On April 30, the U.S. Treasury Department, the Federal Reserve Bank of New York and the Federal Reserve Board of Governors released a very important, annual report.
The Treasury’s press release was titled “Report on Foreign Portfolio Holdings of U.S. Securities.”
But that’s not the title on the report, which has a title page “U.S. Portfolio Holdings of Foreign Securities.”
The same report last year had a title page “Foreign Portfolio Holdings of U.S. Securities.”
They haven’t fixed it yet, as of 4:30 p.m. (CST) on May 1, after I pointed it out this morning.
Not to make a mountain out of a molehill, or anything, but what does this say?
The issue underlying this report is a massive one, but nobody picked up on this during a whole trading day?
How much confidence do we inspire in U.S. securities around the world? Is that confidence at risk, given the financial trends the U.S. government itself calls “unsustainable?”
Retaining that confidence is a key factor in our government’s financial position—and interest rates and inflation—going forward.
Even with the “right” title, well, there is another sense in which the “right” title is itself a little misleading.
How do foreigners “hold” U.S. securities? As the report itself notes, ownership of securities can be clouded by chains of intermediaries. And at the end of the day, even when well-identified, it’s not like the foreign owner has that stuff in the basement. Much of the total is “held” through custodians, including the Federal Reserve Bank of New York.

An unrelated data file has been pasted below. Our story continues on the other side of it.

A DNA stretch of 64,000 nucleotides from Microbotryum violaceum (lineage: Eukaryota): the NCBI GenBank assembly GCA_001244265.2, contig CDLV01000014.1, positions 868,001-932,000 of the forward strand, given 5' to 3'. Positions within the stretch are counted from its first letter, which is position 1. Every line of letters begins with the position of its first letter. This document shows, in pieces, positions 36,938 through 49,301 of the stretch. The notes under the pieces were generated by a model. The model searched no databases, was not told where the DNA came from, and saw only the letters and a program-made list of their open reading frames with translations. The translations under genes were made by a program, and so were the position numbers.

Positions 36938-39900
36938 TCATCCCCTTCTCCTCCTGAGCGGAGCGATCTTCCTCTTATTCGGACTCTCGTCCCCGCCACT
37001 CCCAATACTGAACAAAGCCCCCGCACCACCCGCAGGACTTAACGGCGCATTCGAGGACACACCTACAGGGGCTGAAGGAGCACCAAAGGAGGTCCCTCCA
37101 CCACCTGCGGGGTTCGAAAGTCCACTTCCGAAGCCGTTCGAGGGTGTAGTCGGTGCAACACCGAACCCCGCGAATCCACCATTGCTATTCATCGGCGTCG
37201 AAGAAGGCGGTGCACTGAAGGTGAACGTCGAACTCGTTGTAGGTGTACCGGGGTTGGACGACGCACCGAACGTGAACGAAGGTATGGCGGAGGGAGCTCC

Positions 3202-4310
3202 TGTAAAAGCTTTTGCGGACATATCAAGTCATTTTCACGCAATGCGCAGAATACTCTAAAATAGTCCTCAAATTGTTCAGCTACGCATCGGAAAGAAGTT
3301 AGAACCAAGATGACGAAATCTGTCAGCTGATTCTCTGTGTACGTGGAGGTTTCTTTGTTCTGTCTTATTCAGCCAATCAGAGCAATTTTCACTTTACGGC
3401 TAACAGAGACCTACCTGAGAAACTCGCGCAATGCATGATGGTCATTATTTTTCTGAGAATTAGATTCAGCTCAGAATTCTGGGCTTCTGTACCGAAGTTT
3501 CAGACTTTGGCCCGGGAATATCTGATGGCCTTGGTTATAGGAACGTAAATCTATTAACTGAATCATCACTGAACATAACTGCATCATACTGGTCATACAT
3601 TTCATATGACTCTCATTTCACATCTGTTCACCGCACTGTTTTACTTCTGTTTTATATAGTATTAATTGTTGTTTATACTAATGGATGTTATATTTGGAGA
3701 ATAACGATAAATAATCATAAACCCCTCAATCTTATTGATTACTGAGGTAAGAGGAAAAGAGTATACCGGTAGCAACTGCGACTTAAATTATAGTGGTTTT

During dramatic moments in our history, like March 1933 and August 1971, we have learned that what we think we “hold” doesn’t turn out to be what we really hold in our banking system, with the “we” including foreign as well as domestic holders.
I’m reminded of two other fundamental, and well, deceptive phrases in accounting.
They include how corporate finance textbooks distinguish between “external” (debt and equity) financing, and “internal cash flow” financing.
Trouble is, the “internal cash flow” isn’t very internal, if it is really flowing through banks and other financial institutions.
And at the top of the balance sheet, the most fundamental “holding” deception takes place.
But like with most of these shenanigans, it’s a longer topic for another day.